He laughs, but there's still a teeny bit of sadness there.

You get the sense that if the U.S. Men's Soccer team were to call and ask him if he could step in for a couple of games he'd be on the next plane out of town.

Indeed, the sole family photo in his office shows him with his wife (actress Connan Morrissey) and two sons, Declan, 12, and Callum, 6, at a Reds game. "The first of many games, I'm sure," says Robison.

Ever the man for detail, Robison has the boys wearing crisp, new Reds caps. And Robison himself? He's wearing a Playhouse cap, of course.

One detail that is never mentioned about Robison, though, is perhaps the most telling; he is the first artistic director of the Playhouse to be born after the theater was founded. When he was born in 1966, the Playhouse was already 6 years old.

For him, regional theater is not some radical new idea that has taken hold. It's something he has known every day of his life. He was nearing the end of fourth grade when the Vietnam War ended. He has grown up in a completely different world from any of his predecessors.


And you can be certain that difference will show up on the stage ... and off the stage, as well.

As he talks about theater, it's clear that he loves all sorts of plays. But the concept he keeps returning to is the idea of growing the audience. Not just a larger audience. But he wants to diversify it as well.

There's nothing new about the idea. Nearly every artistic director talks about attracting a more racially diverse audience, getting younger people into the theater ... families, too.

But Robison seems passionate about it in a way that few other artistic leaders are. It might be that generational thing again. It might be the fact that he has young children.

Whatever the case, he seems determined to make the Playhouse an integral part of the community in a way that it rarely has been before.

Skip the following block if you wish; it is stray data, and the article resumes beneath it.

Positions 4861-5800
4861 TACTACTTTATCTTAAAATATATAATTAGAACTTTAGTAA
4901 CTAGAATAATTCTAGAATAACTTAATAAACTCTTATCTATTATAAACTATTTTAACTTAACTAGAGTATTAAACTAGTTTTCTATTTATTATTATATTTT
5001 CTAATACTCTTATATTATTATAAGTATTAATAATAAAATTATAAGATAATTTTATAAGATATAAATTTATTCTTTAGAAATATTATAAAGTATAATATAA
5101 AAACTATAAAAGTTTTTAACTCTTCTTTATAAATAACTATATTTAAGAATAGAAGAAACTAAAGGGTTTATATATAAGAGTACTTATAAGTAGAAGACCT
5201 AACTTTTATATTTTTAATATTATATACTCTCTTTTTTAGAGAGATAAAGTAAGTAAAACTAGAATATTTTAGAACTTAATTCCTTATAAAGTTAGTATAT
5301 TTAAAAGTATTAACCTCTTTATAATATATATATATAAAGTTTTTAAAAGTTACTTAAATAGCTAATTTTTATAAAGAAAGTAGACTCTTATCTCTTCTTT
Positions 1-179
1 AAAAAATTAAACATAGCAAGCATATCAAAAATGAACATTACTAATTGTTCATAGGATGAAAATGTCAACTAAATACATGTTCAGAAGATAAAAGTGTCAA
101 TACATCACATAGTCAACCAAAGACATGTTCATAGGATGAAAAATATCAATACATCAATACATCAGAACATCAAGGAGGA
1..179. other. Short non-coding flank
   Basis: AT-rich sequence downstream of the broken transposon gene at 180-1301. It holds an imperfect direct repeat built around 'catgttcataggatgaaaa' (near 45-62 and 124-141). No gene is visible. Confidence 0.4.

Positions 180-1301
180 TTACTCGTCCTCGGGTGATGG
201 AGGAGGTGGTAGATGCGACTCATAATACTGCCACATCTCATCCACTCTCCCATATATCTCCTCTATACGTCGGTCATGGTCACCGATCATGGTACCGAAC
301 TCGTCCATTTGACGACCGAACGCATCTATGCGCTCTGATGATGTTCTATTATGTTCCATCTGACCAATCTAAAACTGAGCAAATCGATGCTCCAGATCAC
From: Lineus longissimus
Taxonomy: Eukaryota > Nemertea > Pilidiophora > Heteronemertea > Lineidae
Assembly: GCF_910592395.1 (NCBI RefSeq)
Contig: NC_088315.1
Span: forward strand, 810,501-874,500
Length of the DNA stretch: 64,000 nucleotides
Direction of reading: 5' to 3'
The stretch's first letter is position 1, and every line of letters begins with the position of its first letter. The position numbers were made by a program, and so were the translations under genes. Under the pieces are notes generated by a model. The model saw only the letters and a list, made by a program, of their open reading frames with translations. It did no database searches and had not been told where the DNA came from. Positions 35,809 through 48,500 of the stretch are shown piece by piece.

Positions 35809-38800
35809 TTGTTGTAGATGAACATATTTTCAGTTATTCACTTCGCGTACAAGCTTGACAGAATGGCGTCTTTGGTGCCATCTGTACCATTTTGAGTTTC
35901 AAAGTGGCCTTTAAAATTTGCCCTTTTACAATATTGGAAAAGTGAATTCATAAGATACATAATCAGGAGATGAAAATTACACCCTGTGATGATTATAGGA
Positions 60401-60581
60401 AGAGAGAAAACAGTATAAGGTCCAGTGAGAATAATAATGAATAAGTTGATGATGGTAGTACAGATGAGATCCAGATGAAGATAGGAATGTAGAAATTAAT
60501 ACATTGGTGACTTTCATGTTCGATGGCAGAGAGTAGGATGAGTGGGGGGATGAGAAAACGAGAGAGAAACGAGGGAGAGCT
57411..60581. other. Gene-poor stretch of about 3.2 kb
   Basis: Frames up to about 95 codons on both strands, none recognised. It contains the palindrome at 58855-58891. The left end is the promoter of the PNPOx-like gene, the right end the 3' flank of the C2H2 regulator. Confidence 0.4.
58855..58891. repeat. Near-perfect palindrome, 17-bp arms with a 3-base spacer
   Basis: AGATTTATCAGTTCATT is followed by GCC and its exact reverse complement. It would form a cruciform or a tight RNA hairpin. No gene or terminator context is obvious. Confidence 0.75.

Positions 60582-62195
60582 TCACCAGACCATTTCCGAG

"It's different now than it was 20 or 30 years ago," he says.

"You have to get out into the community. Not just once or twice. You have to do it over and over and over again. And you have to do it in every part of the city and region, not just the ones where your subscribers live or shop."

It's expensive, though. And labor-intensive. Sometimes, it may involve incredibly complex residencies. Other times, it may just be a series of highly visible promotional appearances.

"The important thing is to be there, to get off this high and meet people where they live and shop and play."

His first effort?

Traveling Swordsmen

"We're promoting The Three Musketeers (opening Sept. 1), so we've put together a traveling team of swordsmen. In this case, they are all men, but we have several women sword-fighting in the show. Throughout August and September, we're going to take this team and show up in dozens of unexpected places around the city."

He won't say exactly where yet.

Fountain Square?

"Of course," he says. But ever the jock, he's determined that his swashbucklers will show up at events he'd be likely to attend.

"I think you're likely to see us at some high-level sporting events, too. But I can't say any more at this point. Let's just say I want to get in there and cross swords with Roger Federer."